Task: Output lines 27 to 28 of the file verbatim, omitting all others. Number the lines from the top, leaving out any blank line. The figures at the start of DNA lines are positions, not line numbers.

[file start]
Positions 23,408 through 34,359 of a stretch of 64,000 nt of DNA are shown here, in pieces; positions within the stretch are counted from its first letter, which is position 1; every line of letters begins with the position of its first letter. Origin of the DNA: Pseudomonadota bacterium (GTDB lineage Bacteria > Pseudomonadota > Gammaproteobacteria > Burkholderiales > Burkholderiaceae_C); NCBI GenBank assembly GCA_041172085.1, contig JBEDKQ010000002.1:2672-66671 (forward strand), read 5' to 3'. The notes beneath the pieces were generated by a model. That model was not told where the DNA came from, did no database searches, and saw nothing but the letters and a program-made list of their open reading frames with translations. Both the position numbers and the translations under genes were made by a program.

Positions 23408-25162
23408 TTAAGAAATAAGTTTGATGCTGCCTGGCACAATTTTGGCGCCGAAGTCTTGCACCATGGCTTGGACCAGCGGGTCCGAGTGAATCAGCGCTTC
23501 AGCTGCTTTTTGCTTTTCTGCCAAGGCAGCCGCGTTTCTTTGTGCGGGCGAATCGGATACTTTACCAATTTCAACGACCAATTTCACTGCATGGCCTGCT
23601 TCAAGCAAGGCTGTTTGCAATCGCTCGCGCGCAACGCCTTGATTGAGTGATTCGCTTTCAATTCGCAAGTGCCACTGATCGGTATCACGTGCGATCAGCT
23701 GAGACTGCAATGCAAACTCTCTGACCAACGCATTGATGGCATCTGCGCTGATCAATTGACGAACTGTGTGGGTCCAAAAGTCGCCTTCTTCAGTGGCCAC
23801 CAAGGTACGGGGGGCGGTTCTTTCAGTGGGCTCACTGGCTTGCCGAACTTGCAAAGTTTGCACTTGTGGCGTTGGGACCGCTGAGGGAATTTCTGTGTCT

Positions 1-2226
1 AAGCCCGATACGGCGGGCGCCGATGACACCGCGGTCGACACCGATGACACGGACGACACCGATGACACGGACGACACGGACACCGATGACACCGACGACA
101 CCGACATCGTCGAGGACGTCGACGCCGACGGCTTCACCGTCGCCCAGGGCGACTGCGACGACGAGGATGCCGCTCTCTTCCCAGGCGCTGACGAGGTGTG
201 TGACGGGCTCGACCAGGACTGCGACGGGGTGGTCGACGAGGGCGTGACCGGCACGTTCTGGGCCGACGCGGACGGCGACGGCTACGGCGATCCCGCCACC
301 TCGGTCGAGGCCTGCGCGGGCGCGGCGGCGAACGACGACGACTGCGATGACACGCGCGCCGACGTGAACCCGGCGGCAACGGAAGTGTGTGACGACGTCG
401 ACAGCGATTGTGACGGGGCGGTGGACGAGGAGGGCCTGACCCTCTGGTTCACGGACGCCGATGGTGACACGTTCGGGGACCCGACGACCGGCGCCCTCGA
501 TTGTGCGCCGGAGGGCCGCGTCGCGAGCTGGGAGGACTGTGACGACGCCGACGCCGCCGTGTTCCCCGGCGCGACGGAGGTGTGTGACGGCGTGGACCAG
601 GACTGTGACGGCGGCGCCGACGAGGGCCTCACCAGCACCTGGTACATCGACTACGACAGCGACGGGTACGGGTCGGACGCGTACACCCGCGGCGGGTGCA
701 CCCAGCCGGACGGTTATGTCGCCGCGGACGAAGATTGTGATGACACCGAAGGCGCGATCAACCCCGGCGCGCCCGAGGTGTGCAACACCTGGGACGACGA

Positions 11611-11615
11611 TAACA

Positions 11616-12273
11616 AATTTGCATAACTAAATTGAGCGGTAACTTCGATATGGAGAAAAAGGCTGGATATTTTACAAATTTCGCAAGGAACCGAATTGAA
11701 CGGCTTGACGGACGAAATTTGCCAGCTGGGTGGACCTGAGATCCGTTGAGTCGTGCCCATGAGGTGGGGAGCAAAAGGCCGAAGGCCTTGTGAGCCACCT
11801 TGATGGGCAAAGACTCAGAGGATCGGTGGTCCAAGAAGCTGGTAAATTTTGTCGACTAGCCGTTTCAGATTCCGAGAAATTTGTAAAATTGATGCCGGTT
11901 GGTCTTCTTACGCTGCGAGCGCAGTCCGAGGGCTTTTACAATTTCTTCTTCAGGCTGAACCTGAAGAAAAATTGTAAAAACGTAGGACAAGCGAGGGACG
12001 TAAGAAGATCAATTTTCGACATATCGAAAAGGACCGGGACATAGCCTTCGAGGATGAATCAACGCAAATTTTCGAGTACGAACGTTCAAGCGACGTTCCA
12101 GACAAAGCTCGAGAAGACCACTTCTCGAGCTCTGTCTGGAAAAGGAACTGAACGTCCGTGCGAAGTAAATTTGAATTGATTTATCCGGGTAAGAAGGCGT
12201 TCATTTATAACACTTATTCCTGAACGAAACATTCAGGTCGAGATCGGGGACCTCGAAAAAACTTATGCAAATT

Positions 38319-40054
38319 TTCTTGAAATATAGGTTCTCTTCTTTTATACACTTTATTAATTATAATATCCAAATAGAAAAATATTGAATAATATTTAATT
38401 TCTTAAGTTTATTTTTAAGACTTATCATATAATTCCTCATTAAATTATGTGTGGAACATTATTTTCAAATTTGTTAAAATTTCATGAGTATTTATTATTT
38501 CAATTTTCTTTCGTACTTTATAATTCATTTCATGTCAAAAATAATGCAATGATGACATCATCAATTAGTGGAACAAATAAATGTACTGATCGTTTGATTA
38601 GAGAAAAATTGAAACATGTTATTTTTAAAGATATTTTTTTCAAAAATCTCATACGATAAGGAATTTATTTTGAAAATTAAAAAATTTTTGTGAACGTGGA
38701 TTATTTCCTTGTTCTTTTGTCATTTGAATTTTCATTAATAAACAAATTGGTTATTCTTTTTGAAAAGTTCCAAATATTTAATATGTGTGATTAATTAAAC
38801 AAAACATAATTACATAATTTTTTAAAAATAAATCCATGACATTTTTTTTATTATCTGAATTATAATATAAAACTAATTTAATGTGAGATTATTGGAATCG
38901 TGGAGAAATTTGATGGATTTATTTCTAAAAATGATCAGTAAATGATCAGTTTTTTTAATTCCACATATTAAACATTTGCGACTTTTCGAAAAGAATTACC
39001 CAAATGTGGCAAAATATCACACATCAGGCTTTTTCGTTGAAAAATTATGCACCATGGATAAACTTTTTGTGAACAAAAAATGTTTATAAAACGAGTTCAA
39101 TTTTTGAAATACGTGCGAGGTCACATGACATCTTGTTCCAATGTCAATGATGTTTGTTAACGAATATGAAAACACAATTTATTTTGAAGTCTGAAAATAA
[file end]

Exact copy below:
Positions 38319-40054
38319 TTCTTGAAATATAGGTTCTCTTCTTTTATACACTTTATTAATTATAATATCCAAATAGAAAAATATTGAATAATATTTAATT